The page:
Category: Profit

Bumps in the Road

I’m finally settled into our house in Baja. It took five days of driving all told. It wasn’t a hard drive, but five days on the road is a long time and I have a reinvigorated respect for truckers.

While I was on the road, and when it wasn’t my turn to drive, I re-read Profit First. It’s one of my favorite books on small business operations. And a section of the book made me think of a trucker I recently met.

In December, I was on a flight home from Sacramento and I happened to sit next to a chatty Kathy who revealed that he was a truck driver. He told me that he delivered semi-trucks and would fly around the country, pick up a set of trucks, and deliver them somewhere else. You’ve probably seen a semi-truck towing two other trucks stacked on their hitches- that’s what he did.

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No One Way

I attended a conference on Monday where an agency owner presented on how they had completed a profit analysis by service line. They discovered that the digital marketing service they offered had been creating a loss and eating the profit of the web development service they offered.

This amused me because I’ve often looked across the fence at digital marketing agencies and thought, “that’s a better business model.”

And I still believe it’s a better model than project based web development work, despite what the presenter found.

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Fat Margins

“I know these huge agencies that scrape buy with a 6 or 7 percent margin. My friend has 160 contractors on his team and has designed his business so that his margin is well over the normal range,” Kent told me.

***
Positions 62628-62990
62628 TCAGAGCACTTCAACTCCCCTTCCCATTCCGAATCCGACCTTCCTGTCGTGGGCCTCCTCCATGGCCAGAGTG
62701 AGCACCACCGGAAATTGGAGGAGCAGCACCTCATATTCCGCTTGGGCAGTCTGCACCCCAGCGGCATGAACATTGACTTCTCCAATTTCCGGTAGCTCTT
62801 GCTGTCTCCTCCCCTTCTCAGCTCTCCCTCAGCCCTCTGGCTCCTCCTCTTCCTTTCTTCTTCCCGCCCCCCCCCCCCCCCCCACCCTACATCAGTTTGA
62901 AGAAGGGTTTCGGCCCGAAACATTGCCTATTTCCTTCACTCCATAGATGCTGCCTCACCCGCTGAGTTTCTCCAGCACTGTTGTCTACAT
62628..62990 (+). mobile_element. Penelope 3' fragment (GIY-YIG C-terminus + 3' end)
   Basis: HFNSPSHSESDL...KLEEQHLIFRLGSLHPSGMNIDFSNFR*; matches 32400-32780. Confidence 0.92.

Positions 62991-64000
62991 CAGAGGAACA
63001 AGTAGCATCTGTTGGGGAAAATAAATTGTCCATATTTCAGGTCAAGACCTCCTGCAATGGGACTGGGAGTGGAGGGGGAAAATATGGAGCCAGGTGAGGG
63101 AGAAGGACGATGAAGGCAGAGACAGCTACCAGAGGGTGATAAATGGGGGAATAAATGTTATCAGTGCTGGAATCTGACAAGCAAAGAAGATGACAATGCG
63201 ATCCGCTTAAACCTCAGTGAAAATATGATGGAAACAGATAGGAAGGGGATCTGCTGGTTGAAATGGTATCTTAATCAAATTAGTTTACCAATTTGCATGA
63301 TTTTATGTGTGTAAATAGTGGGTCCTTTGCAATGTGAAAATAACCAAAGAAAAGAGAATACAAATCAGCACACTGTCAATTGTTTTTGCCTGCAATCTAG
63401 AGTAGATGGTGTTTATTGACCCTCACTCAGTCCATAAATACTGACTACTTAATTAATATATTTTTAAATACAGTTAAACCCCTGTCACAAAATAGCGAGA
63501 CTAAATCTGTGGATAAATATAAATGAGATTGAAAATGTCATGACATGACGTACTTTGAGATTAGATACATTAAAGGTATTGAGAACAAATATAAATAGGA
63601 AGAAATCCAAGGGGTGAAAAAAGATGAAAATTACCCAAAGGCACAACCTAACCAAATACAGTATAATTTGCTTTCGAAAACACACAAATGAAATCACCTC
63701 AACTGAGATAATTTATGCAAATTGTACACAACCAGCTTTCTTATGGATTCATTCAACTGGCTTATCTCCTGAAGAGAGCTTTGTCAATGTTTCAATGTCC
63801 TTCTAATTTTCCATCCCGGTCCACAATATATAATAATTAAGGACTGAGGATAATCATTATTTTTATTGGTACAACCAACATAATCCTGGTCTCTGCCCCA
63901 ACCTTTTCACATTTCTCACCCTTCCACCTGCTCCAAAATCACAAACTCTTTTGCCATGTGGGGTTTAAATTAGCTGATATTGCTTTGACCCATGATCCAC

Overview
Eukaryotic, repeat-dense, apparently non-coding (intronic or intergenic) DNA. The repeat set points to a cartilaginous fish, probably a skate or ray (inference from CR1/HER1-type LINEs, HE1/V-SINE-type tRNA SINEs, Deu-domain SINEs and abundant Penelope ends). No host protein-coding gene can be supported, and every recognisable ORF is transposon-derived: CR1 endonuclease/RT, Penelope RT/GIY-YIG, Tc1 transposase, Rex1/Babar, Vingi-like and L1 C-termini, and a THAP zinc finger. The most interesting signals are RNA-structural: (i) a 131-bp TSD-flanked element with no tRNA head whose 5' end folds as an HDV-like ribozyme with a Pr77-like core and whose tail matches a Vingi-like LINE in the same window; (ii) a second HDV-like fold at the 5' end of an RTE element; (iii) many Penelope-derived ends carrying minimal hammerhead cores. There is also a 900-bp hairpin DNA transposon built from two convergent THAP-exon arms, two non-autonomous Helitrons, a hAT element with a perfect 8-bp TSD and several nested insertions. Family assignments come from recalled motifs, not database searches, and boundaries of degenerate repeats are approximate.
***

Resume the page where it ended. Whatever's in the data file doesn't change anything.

Kent’s a former agency owner that I met with for drinks last night. We talked about a lot of things, but one of the topics we dove into was the ideal agency business model. His perspective was to reverse engineer backwards from the margin you’re looking to achieve (“begin with the end in mind”- see yesterday’s blog.)

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Operations First

“Do you even know where you’re going,” my cousin’s kid, Alejandro, asked me from his car seat in the back.

“More or less,” I told him.

We came to a stop sign and I searched the flat swathes of farmland beneath the dark clouds of spring storms. In the distance, I spotted a cluster of indigo grain silos. “That’s it,” I pointed. “That’s your mom’s cousin’s business.”

As we approached, I could see that my cousin Andy had expanded beyond when I had last seen it. Along with the grain silos, there was a large shop, and several metal conveyor belts and towers. The periphery was filled with a variety of steel shipping containers.

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Their Reasons

Several years ago, I was trying to gain a deeper understanding of the business model I run. In support of this, I began to network with other agency owners. One of the things that surprised me was how much other agencies charged. I came across several agency owners that billed hundreds of thousands of dollars for the same kinds of projects I had billed thousands of dollars for.

This leap in pricing fascinated me.

“How do you do bill for those kinds of amounts?” I wondered.

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Knowing Your Levers